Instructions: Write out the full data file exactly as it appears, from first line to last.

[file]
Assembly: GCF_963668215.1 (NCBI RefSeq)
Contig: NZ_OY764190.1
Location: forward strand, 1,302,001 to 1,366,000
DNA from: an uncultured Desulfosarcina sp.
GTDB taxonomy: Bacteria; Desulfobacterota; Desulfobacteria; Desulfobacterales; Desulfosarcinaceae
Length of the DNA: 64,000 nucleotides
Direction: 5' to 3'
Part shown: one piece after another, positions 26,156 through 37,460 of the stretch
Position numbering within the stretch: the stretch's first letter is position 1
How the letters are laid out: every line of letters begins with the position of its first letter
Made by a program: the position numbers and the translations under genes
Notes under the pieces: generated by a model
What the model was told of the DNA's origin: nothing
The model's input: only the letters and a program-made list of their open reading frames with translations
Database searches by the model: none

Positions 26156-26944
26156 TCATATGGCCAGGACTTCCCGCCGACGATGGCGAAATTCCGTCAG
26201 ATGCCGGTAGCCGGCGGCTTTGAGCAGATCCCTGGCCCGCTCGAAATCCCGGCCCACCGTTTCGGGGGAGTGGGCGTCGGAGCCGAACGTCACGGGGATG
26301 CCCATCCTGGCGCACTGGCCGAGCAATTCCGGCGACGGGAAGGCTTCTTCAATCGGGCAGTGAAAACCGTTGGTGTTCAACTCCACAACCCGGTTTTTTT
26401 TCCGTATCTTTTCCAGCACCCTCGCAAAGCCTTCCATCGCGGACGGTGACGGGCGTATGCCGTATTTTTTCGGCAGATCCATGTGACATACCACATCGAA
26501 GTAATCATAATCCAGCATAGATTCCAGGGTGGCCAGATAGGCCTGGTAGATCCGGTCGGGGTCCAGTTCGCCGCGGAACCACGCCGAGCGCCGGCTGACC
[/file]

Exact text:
Assembly: GCF_963668215.1 (NCBI RefSeq)
Contig: NZ_OY764190.1
Location: forward strand, 1,302,001 to 1,366,000
DNA from: an uncultured Desulfosarcina sp.
GTDB taxonomy: Bacteria; Desulfobacterota; Desulfobacteria; Desulfobacterales; Desulfosarcinaceae
Length of the DNA: 64,000 nucleotides
Direction: 5' to 3'
Part shown: one piece after another, positions 26,156 through 37,460 of the stretch
Position numbering within the stretch: the stretch's first letter is position 1
How the letters are laid out: every line of letters begins with the position of its first letter
Made by a program: the position numbers and the translations under genes
Notes under the pieces: generated by a model
What the model was told of the DNA's origin: nothing
The model's input: only the letters and a program-made list of their open reading frames with translations
Database searches by the model: none

Positions 26156-26944
26156 TCATATGGCCAGGACTTCCCGCCGACGATGGCGAAATTCCGTCAG
26201 ATGCCGGTAGCCGGCGGCTTTGAGCAGATCCCTGGCCCGCTCGAAATCCCGGCCCACCGTTTCGGGGGAGTGGGCGTCGGAGCCGAACGTCACGGGGATG
26301 CCCATCCTGGCGCACTGGCCGAGCAATTCCGGCGACGGGAAGGCTTCTTCAATCGGGCAGTGAAAACCGTTGGTGTTCAACTCCACAACCCGGTTTTTTT
26401 TCCGTATCTTTTCCAGCACCCTCGCAAAGCCTTCCATCGCGGACGGTGACGGGCGTATGCCGTATTTTTTCGGCAGATCCATGTGACATACCACATCGAA
26501 GTAATCATAATCCAGCATAGATTCCAGGGTGGCCAGATAGGCCTGGTAGATCCGGTCGGGGTCCAGTTCGCCGCGGAACCACGCCGAGCGCCGGCTGACC